Verse (Click for Chapter)
New International Version
After the two days he left for Galilee.
New Living Translation
At the end of the two days, Jesus went on to Galilee.
English Standard Version
After the two days he departed for Galilee.
Berean Study Bible
After two days, Jesus left for Galilee.
Berean Literal Bible
And after the two days, He went forth from there into Galilee.
King James Bible
Now after two days he departed thence, and went into Galilee.
New King James Version
Now after the two days He departed from there and went to Galilee.
New American Standard Bible
And after the two days, He departed from there for Galilee.
After the two days He went forth from there into Galilee.
And after the two days He went forth from there into Galilee.
After the two days He went on from there into Galilee.
Christian Standard Bible
After two days he left there for Galilee.
Holman Christian Standard Bible
After two days He left there for Galilee.
American Standard Version
And after the two days he went forth from thence into Galilee.
Aramaic Bible in Plain English
And after two days, Yeshua went out from there and left for Galilee.
Now after two days, he departed thence, and went into Galilee.
English Revised Version
And after the two days he went forth from thence into Galilee.
Good News Translation
After spending two days there, Jesus left and went to Galilee.
GOD'S WORD® Translation
After spending two days in Samaria, Jesus left for Galilee.
International Standard Version
Two days later, Jesus left for Galilee from there,
Literal Standard Version
And after the two days He went forth from there, and went away to Galilee,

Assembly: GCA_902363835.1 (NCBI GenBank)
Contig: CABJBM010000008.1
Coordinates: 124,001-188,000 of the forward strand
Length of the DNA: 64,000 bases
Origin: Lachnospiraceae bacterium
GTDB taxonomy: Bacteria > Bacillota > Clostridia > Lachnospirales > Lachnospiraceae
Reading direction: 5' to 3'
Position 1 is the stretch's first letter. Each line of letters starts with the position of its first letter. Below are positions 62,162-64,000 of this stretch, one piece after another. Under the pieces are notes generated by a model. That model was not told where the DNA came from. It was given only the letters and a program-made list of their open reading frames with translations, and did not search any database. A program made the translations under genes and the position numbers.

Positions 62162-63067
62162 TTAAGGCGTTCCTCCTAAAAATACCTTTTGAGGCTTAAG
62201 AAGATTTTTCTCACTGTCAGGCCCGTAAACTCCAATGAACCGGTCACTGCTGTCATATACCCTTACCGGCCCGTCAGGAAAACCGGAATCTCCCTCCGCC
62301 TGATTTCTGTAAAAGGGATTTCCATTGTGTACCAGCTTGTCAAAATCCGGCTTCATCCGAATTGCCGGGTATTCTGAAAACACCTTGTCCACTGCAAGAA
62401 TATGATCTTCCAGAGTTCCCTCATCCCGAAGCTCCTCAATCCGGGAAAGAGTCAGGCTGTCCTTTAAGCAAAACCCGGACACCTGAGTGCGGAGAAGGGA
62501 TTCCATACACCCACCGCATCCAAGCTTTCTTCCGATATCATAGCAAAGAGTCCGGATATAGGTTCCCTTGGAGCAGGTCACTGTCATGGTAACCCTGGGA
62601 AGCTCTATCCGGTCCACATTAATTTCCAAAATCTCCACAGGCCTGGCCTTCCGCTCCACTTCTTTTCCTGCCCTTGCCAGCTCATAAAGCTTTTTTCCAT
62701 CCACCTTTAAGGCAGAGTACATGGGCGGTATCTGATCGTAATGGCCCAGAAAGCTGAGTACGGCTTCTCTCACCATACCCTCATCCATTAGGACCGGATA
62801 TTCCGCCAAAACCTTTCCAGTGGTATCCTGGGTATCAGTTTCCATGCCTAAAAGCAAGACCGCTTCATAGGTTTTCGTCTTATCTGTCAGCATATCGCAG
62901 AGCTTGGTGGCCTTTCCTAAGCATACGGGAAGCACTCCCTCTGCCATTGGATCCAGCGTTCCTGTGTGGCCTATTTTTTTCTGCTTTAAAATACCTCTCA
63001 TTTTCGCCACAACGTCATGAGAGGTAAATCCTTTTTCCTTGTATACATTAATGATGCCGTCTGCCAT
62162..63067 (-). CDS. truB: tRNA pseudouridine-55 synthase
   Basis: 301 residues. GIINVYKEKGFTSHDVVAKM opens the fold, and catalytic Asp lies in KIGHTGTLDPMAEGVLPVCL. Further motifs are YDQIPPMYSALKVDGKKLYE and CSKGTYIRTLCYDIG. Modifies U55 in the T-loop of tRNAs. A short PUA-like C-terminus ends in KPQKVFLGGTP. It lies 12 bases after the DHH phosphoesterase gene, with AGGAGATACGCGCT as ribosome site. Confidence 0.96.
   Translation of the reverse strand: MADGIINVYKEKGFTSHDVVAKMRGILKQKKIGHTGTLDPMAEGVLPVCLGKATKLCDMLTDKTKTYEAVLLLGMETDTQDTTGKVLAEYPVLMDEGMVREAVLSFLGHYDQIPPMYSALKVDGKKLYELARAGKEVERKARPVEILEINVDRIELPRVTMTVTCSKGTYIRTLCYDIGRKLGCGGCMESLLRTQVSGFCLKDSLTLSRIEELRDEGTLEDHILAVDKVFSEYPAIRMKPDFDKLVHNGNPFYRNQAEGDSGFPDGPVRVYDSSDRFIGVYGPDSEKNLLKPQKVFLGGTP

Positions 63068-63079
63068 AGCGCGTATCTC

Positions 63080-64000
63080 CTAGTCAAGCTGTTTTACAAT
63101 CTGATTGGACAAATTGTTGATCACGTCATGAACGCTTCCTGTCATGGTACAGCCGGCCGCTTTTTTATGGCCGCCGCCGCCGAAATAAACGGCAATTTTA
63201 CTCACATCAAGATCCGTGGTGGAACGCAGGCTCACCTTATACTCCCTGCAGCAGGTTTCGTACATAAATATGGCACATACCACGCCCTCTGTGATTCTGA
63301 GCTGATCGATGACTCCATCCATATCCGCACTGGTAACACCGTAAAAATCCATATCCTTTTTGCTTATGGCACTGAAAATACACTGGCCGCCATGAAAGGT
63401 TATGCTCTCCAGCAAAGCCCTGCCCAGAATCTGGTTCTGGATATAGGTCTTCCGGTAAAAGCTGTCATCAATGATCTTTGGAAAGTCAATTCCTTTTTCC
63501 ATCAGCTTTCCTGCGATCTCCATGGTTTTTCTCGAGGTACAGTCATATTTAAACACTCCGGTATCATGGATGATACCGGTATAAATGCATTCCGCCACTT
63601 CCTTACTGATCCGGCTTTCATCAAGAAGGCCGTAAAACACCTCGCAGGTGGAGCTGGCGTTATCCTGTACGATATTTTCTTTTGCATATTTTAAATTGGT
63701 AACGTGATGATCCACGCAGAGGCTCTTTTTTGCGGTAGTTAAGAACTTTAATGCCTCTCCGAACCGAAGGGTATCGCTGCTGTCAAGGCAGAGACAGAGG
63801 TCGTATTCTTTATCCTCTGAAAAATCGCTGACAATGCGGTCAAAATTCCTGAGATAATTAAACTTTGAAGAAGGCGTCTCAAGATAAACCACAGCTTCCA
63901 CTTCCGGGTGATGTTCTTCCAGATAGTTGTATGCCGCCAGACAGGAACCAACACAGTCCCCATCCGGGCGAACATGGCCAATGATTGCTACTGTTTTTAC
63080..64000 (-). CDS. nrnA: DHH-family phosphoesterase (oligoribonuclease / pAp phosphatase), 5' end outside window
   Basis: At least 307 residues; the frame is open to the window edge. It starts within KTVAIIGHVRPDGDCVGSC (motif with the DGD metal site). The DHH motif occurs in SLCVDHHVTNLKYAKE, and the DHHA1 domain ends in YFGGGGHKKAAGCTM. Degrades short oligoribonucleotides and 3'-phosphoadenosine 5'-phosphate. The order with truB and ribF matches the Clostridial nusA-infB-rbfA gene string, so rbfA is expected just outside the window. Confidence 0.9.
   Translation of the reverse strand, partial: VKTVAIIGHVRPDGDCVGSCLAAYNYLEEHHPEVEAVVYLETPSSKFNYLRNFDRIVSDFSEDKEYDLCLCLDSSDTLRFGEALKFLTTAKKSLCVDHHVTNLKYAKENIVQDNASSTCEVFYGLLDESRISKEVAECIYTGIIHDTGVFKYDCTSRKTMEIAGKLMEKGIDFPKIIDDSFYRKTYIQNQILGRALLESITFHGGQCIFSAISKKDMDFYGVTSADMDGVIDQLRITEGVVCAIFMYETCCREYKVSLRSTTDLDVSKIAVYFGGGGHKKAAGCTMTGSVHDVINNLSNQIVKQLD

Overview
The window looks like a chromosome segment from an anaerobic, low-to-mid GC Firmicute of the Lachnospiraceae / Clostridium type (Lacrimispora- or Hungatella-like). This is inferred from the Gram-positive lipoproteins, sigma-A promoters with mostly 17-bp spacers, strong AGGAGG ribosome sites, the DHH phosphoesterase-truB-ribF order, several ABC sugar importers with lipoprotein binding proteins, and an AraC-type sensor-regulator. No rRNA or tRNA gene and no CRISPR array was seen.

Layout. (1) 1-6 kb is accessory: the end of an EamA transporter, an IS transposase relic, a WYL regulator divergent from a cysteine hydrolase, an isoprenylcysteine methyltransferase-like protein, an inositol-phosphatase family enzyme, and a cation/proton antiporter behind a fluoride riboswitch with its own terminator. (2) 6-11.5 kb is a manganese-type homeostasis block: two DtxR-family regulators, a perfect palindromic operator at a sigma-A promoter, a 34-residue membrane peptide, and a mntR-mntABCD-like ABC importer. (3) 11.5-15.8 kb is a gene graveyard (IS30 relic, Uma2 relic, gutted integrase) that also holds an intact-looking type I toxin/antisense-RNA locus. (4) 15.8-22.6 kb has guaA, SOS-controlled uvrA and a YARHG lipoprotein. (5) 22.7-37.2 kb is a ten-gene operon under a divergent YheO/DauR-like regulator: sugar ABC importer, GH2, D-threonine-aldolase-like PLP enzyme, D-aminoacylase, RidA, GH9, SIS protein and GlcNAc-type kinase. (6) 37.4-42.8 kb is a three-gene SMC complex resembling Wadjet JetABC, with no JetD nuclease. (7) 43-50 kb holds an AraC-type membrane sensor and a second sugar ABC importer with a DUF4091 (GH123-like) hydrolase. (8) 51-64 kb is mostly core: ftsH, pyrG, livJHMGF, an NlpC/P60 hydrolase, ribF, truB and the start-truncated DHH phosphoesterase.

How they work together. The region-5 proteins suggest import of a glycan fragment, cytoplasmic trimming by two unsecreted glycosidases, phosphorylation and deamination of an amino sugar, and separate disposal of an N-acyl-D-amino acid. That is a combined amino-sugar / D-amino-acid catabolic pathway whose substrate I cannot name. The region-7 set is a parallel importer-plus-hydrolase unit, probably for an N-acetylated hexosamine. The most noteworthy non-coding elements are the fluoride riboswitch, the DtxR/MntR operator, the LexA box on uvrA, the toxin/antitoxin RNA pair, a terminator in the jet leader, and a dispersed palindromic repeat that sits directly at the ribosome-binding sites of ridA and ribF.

After the two days he departed from there to Galilee.
New Heart English Bible
After the two days he went out from there and went into Galilee.
Weymouth New Testament
After the two days He departed, and went into Galilee;
World English Bible
After the two days he went out from there and went into Galilee.
Young's Literal Translation
And after the two days he went forth thence, and went away to Galilee,
Additional Translations ...
ContextJesus Heals the Official's Son
42They said to the woman, “We now believe not only because of your words; we have heard for ourselves, and we know that this man truly is the Savior of the world.” 43 After two days, Jesus left for Galilee. 44Now He Himself had testified that a prophet has no honor in his own hometown.…
So when the Samaritans came to Him, they asked Him to stay with them, and He stayed two days.
Now He Himself had testified that a prophet has no honor in his own hometown.
Treasury of Scripture
Now after two days he departed there, and went into Galilee.
Matthew 15:21-24 Then Jesus went thence, and departed into the coasts of Tyre and Sidon…
Mark 7:27,28 But Jesus said unto her, Let the children first be filled: for it is not meet to take the children's bread, and to cast it unto the dogs…
Romans 15:8 Now I say that Jesus Christ was a minister of the circumcision for the truth of God, to confirm the promises made unto the fathers:
John 4:46 So Jesus came again into Cana of Galilee, where he made the water wine. And there was a certain nobleman, whose son was sick at Capernaum.